8. Cat Sofa
If your cat likes to sleep on the couch, a cat sofa can give them their very own version to lie on. These are literally miniature sofas for cats and come in all sorts of sizes, colors, and styles to meet your design needs. While they look cute, most cat sofas don’t have much padding. If your cat likes to lie in an extra-cushioned space, this may not be the right bed for them.
9. Deep Bowl
Bowl-style beds are like big nests for cats. They are usually plush but not always. The best use for these beds is for cats that like extra insulation from the cold. These beds double as a comfy sleeping surface and blanketing that your cat can snuggle up in. But cats that scratch at their beds will make a mess with these, as they’re easily destroyed by claws.
10. Flat Mat
The basic flat mat doesn’t have much cushion or fluff, but it’s a great option for cats that destroy their beds. While this problem is more common with dogs, some cats do it too. These mats aren’t destroyed as easily as most other beds. They’re also great for travel because they fold up and fit in most travel crates. The downside is that they don’t offer much cushioning.
11. Scratching Bed
The scratching bed is basically an upgraded cardboard box, but some cats love to sleep in boxes so they can scratch themselves on the corners and the outsides. These beds are extra durable for scratching and a great choice for a “play bed” or secondary bed. They don’t offer cushioning, and you can add a small blanket for snuggling, but some cats like their sleep space this way.
Burrow beds enable cats to burrow inside them. They are functional beds and a great choice for older cats with joint pain. They offer plenty of cushioning for rolling and stretching because the bed moves with the cat. These beds are multi-purpose because your cat can lie on top of it or use it as a pillow while lying on the floor.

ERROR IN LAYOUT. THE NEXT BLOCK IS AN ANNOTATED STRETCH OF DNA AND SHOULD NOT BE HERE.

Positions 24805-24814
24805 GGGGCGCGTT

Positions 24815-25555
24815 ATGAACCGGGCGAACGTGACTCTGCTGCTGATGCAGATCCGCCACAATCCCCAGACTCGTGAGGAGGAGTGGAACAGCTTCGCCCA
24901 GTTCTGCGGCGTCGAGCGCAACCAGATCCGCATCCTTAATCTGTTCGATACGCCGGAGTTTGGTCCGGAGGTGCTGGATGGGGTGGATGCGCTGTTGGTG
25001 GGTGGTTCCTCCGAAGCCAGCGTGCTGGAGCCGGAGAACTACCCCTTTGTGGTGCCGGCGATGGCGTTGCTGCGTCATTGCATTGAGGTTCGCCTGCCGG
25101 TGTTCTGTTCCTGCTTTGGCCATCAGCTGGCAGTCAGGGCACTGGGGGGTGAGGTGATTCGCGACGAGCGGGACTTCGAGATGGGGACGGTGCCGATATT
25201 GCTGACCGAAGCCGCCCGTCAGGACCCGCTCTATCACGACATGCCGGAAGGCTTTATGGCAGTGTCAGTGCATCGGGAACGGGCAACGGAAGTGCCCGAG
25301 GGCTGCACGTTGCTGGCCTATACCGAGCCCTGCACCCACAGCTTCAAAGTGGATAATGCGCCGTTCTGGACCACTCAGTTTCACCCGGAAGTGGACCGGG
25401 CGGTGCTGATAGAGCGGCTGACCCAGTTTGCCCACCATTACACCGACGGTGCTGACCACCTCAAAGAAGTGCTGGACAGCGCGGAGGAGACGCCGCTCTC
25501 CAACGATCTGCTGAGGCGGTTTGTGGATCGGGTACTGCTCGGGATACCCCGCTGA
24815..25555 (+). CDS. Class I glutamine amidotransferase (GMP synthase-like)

13. Memory Foam
Memory foam orthopedic beds are perfect for aging cats or cats with arthritis. They offer support for aching joints and are lined with thick foam that doesn’t flatten, but rather conforms to the shape of your cat’s body. Some memory foam beds have heating capabilities or cooling layers.
14. Bedside Caddy
A bedside caddy may be the way to go if you have a clingy cat that likes to share your bed. These beds hang between your mattress and box spring and enable your cat to sleep beside you without actually being in your bed. Unfortunately, if you have a big cat, you’re out of luck. Since these beds don’t anchor to your bedframe, cats that are too large won’t be supported well in these types of beds.
15. Bunk beds
If you have more than one cat in the house, cat bunk beds might offer a solution for a cat bed that takes up less space than most other options. They come in double and triple bed sizes and are cute additions to any room. The problem with bunk beds is that each cat must be willing to commit to a spot and share that spot with others; not all cats get along well enough to share their bed space.
Our cats are family, so we want to give them the comfiest bed possible. Hopefully, we’ve given you a good overview of the different types of cat beds on the market to help you find one that’s best for your cat. With so many options available, you’re sure to find one that meets your cat’s needs and your own!
Featured Image Credit: Aleksandar Cvetanovic, Unsplash